University housekeeper, gang member to face trial

A GW housekeeping employee will face a trial May 31 on charges of possession and intent to sell marijuana, marking his fourth criminal arrest in three years – all while employed by the University.

Leon Flythe, 28, was arrested by Prince George’s County Police officers in his Suitland, Md. apartment with more than 23 pounds of marijuana, ammunition and $4,000 in cash May 4. He has worked for the University since 2008 and was placed on unpaid leave after GW learned of the incident following media reports, University spokeswoman Candace Smith said.

Flythe was arrested twice in 2010 for second-degree assault and marijuana charges, and then twice in 2011 for disorderly conduct and domestic violence, according to Maryland court records.

The Prince George’s County Police Department information website also identified Flythe as a “known gang member.”

Smith said the University is not notified of criminal incidents involving employees outside of the University Police Department jurisdiction, a process she said “is not unusual.” She said he no longer has access to campus buildings, but declined to comment on which specific buildings Flythe previously had access to, only saying he was assigned to clean in “office areas.”

Individuals are only subject to background searches for initial hires, promotions and transfers, and Smith said there is “not a process in place” if an employee is criminally convicted after employment begins.

“GWPD notifies the university if they make an arrest of a GW employee, but other police departments are under no obligations to notify employers if an employee is arrested,” she said in an email.

When asked about the specific procedure for background checks during the hiring process, Smith directed The Hatchet to the University’s Human Resources website, which details the minimum level of background screening required for all applicants, promotions and transfers.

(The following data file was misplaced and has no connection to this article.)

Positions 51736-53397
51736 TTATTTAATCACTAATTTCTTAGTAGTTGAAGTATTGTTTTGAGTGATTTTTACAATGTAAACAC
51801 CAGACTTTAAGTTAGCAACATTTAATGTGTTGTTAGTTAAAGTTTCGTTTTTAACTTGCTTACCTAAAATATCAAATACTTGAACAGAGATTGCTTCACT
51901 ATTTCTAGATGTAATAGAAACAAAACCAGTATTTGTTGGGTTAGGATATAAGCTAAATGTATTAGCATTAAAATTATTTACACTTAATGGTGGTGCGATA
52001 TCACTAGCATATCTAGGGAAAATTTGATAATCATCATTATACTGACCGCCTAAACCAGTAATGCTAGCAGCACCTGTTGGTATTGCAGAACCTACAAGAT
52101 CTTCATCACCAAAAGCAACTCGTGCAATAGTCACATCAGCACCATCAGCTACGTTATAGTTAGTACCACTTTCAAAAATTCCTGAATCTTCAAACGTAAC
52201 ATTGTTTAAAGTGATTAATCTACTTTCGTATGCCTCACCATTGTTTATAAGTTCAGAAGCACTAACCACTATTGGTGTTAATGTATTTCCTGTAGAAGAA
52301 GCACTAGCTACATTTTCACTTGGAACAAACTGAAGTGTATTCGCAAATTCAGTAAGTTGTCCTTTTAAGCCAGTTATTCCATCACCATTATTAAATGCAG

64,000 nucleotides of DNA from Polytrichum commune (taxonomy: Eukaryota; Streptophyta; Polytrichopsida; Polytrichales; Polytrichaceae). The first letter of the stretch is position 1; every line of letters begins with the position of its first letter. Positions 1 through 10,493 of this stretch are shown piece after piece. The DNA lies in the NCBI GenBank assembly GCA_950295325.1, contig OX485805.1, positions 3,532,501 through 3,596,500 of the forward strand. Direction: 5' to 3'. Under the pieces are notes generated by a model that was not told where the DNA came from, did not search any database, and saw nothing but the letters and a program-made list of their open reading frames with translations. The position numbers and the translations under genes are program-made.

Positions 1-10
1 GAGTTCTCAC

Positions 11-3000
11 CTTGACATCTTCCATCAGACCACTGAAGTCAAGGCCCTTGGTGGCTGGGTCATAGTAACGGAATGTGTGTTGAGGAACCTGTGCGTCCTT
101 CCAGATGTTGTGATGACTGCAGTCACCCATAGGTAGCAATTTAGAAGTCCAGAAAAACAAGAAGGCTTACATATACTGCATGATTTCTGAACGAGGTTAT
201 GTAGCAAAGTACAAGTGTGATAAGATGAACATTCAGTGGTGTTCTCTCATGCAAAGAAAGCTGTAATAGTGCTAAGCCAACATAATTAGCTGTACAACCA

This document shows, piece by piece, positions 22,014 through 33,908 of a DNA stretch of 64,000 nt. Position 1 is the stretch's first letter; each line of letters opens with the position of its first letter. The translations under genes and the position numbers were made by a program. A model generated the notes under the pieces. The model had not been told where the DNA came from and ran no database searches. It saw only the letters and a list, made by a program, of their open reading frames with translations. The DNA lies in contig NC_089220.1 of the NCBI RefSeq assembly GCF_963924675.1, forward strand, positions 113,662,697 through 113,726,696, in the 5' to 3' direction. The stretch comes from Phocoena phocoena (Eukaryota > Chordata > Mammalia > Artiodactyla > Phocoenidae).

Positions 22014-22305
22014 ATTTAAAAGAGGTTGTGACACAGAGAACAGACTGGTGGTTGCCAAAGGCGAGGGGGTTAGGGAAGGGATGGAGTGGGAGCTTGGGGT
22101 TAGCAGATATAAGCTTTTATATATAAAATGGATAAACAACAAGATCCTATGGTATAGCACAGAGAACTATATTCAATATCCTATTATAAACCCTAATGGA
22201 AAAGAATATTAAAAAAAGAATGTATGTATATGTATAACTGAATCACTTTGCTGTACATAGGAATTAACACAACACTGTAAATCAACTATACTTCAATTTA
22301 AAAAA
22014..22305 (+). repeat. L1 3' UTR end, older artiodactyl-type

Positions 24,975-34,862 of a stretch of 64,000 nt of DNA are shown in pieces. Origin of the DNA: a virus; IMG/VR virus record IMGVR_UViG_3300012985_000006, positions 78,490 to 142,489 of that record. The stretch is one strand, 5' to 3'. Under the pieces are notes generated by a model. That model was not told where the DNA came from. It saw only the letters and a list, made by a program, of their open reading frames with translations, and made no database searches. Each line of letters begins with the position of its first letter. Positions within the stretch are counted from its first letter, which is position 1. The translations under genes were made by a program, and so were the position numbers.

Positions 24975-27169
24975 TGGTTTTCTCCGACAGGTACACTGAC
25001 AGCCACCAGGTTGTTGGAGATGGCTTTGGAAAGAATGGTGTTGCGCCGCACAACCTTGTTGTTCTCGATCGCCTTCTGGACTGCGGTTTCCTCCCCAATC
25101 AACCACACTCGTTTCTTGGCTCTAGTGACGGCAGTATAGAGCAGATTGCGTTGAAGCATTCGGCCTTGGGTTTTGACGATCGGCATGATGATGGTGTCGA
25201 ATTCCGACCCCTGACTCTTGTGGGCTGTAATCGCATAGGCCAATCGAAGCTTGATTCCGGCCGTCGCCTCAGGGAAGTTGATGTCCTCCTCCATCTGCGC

The basic background check includes a criminal history screening, degree verification, Social Security number trace, sex offender registry search and prior employment verification, according to the website.

UPD is not investigating Flythe’s on-campus presence, because there are no reports or evidence of potential crimes he committed at GW, she said.

A criminal record is not an “automatic bar to employment,” GW’s Human Resources website shows. When asked specifically about the University’s procedures for hires with past records, Smith deferred to the website, which did not specifically address those situations.

GW conducts its background checks through an external firm, Smith said. She declined to release the name of the company.

Georgetown University’s human resources office conducts background checks on employees if the school learns of “conduct that may pose a danger to others,” according to its website.

“In the event that the University has reason to believe that a University employee has engaged in criminal conduct,” the website read, “the University reserves the right to require the employee to satisfactorily clear a background check as a condition of continued employment.”

GW’s Human Resources website does not detail policies mandating additional screenings for employees whose behavior violates the staff’s standards of conduct.

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